Anonymous Web Hosting

2 years 4 months ago - 2 years 4 months ago #430 by faizan
Anonymous Web Hosting was created by faizan
Anonymity and privacy aren't synonyms when you pay for services on the web
There are a few significant differences between anonymous web hosting and private web hosting — and most people cannot easily obtain the former.

Private Hosting

A private hosting agreement essentially protects the identity of a web host's client from public discovery. In a sense, most paid hosting are functionally private as the hosting provider does not publish client lists. The hosting provider may, however, share client lists with trade partners.

Privacy isn't often guaranteed, but it's typically difficult to get at the identity of a site owner, through a paid hosting service, except in cases of actual or alleged criminal activity. Most of the hosting provider protect the privacy of their clients from routine public inspection, although they'll also usually cooperate in full with search warrants and subpoenas.

Surfacing Owner Names

Most of the site owners aren't publicly exposed by their hosting provider — they're exposed through the DNS. DNS registrars are required to collect all the information about the owner of a domain name: typically the name, email, address and contact number of the administrative and technical contacts.

This information about a client is publicly posted in the DNS system and is easily accessible through simple search terms.

Some domain name registrars offer a special paid service, called private hosting or, that still collects the required information, but suppresses it in DNS listings. In essence, the requirement is satisfied by the personal contact information is not public.

It's quite difficult to obtain true anonymity for one simple reason: Almost all web hosting providers offer their services for a fee, and that fee requires payment in credit cards, Skrill or PayPal payments. Because banks in the USA are required by "KYC" laws to positively identify account holders, providing pseudonymous data to a reseller cannot overcome the fact that your debit card or credit card has your name on it.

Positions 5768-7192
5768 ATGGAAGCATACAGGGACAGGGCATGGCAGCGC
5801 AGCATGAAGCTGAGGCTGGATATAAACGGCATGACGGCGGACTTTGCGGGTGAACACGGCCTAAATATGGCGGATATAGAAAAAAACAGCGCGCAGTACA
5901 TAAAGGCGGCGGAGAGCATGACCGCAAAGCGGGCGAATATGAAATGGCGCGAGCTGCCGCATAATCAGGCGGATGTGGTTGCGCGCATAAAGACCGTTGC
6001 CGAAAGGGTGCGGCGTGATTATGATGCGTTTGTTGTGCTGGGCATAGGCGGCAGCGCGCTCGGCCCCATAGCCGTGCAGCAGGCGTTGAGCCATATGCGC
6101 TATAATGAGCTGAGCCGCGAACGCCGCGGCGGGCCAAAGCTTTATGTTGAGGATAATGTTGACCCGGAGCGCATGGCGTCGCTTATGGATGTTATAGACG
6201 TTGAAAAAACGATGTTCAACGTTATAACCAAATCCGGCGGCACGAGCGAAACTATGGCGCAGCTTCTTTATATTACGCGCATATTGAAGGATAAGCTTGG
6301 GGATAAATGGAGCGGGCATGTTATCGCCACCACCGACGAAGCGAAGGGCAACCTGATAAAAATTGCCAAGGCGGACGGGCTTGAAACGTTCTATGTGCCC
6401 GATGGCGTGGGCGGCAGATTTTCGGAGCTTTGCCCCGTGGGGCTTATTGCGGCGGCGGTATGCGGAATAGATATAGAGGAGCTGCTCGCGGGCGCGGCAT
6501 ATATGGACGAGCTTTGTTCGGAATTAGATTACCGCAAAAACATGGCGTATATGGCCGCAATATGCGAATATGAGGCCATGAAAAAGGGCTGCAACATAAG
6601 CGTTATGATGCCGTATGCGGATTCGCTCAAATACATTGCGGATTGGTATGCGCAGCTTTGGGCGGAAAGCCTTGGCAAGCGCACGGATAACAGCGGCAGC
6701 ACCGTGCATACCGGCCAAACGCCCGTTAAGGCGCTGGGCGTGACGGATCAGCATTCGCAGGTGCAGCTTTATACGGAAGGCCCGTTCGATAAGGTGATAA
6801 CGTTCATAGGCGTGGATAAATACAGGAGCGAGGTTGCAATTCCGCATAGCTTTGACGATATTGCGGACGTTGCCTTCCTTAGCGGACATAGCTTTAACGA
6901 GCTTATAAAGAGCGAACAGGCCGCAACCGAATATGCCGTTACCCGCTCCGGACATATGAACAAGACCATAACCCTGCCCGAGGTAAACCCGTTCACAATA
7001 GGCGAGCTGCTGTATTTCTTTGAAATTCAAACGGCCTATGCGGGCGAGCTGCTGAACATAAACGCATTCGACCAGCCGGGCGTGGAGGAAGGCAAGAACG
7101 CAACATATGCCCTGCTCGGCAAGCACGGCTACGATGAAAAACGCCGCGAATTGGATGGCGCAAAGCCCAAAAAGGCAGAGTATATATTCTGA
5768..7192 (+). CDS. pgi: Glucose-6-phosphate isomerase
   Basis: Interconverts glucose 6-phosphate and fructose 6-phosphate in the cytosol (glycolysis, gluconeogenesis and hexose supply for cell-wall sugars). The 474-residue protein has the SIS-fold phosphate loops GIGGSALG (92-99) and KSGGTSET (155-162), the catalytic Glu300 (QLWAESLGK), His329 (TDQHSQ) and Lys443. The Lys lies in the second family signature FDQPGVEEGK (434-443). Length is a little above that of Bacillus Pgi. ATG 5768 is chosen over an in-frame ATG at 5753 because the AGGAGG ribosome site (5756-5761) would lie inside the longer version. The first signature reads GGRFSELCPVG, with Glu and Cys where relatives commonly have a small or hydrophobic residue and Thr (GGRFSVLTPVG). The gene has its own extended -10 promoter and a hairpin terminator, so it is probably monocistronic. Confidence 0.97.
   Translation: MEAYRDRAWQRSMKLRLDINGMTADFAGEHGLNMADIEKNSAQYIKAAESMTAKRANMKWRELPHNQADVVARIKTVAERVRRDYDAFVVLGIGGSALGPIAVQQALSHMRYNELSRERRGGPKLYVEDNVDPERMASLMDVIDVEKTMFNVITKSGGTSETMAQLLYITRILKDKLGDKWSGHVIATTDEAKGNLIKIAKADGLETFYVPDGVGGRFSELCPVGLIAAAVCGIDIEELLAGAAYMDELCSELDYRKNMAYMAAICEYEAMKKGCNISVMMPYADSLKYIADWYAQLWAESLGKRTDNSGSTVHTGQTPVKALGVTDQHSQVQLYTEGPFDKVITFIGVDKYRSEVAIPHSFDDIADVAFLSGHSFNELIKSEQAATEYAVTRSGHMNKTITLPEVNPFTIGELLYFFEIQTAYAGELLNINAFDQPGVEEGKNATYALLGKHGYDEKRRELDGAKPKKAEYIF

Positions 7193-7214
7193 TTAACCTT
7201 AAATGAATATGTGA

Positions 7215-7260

To host without identity, you'll need to:
  • Find a host that offers free of cost services (rare)
  • Find a host that accepts cryptocurrency, like bitcoin
  • Find a hosting provider operating outside of the USA, and for which the U.S. lacks treaty authority to obtain financial records

One caveat about those overseas web hosting providers that accept bitcoin: They're often run by scammers themselves, with malware and other risks inherent in the situation. And even if you're lucky enough to find an overseas bitcoin-accepting host, it's probably safe to assume that law-enforcement and anti-terrorism authorities also know about those hosts and watch them with special care.

Other strategies, including hiding behind a fictitious corporate name, still fail under banking "KYC" laws. If you need anonymity because you intend to break the law, the FBI and state-level law-enforcement officials can subpoena your payment information.

And even if you do manage to find a hosting provider that will give you secure, risk-free space — your IP address will likely give you away unless you're a fanatic about using a VPN, and your VPN isn't willing to answer subpoenas or search warrants.
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